It further states that training regarding public financial procedures must be instigated, and that it should be given to senior gardaí also as part of their professional development

‘Laundry’ account

The report details how the Dromad Farm rental income was used for ‘miscellaneous expenditure’ in 2010 (such as €440 for ‘entertainment’) and was also used to cross-subsidise the Sportsfield Co, the company that was used by Garda management as “an integral part” of the college operation.

The €125,000 that was collected in rent on the farm was collected and lodged to the Garda Restaurant account, rather than being transferred to the OPW, the legal owner of the land.

The Sportsfield Co is described by the report as a “corporate veil”, or a construct created to separate corporate entities.

The 50 bank accounts discovered by the audit with connections to the college, and the many transactions in and out of those accounts, created “a non-transparent system of accounting” according to the report.

Perhaps the least transparent instance documented in the report is the existence of the Garda Laundry Account.

This account was funded by €0.20 per day per student which was then charged to the Garda restaurant before being transferred to the account.

While the account may have been titled ‘Laundry’, more than one third of its transactions in 2008 (over €59,000 in total prior to the account’s closure) had nothing to do with cleaning clothes.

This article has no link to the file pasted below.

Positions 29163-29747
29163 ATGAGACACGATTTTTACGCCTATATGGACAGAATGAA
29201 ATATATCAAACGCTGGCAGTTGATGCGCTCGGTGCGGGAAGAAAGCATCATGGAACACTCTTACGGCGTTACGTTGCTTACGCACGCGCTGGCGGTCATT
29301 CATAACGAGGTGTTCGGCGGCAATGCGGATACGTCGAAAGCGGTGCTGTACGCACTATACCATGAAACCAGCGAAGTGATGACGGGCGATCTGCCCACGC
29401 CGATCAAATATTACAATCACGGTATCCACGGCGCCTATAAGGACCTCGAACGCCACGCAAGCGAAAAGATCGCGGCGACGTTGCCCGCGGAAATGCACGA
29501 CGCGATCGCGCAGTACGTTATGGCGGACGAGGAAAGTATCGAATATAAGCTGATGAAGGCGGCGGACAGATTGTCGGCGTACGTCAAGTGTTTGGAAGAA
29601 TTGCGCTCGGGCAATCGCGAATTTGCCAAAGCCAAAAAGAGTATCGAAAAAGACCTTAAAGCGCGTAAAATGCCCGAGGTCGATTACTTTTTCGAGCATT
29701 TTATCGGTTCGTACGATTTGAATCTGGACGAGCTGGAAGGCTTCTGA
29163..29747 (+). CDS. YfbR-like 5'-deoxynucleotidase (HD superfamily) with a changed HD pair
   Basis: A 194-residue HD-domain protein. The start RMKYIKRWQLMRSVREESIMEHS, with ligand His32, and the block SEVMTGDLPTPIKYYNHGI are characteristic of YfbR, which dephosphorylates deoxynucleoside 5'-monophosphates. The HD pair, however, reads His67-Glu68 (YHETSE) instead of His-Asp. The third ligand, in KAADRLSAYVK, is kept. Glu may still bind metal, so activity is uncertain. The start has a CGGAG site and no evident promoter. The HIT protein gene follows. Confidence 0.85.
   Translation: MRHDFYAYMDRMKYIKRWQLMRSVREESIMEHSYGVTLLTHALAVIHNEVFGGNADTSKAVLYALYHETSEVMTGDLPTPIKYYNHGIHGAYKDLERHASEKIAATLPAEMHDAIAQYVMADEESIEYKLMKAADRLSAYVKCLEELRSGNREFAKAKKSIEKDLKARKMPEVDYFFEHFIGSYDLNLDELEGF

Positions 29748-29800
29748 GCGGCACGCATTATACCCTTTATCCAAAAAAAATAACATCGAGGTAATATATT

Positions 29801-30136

Examples of the expenditure documented during that period include:

  • Amount owed by GAA club – €5,527
  • Contribution to Parish Clergy – €2,150
  • Staff Bonus – €500
  • Jewellery and Gifts – €300

laundry Expenditure of 'Laundry' account during 2008 An Garda Síochána An Garda Síochána

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Sinn Féin TD David Cullinane has this afternoon described the report’s findings as “incredible”.

Cullinane, a member of the Public Accounts Committee (PAC), said that the findings “cannot be allowed to be passed off as a ‘legacy issue’”.

“It comes at a time when public trust in An Garda Síochana is at an all-time low,” he said.

The obfuscation and lack of accountability displayed by the Garda Commissioner means that (she) is simply not able to bring the clean sweep that is needed to restore trust and ensure that An Garda Síochana adheres to standards expected by the general public.

“The use of de facto slush funds at the college once again raises more questions than answers about the internal operations of An Garda Síochana,” he added.

Meanwhile, Labour’s representative on the PAC (and local Tipperary TD) Alan Kelly said that an “explanation is needed”.

“This report raises a number of concerns, not least the time it’s taken to publish it, given that these issues go back a number of years,” he said.

I’m also clearly concerned by what’s in this report, and have raised it with the Minister for Justice.
As has been highlighted in recent days, it is absolutely paramount that the public has full confidence in an Garda Síochána, and the Training College at Templemore is at the heart of this.

“That the basic best accounting practices at Templemore may not have been observed is not acceptable, and unfortunately undermines the reputation of the college,” Kelly added.

Commissioner O’Sullivan is expected to give testimony to the Oireachtas Justice Committee tomorrow morning regarding the recent scandals which have engulfed the force.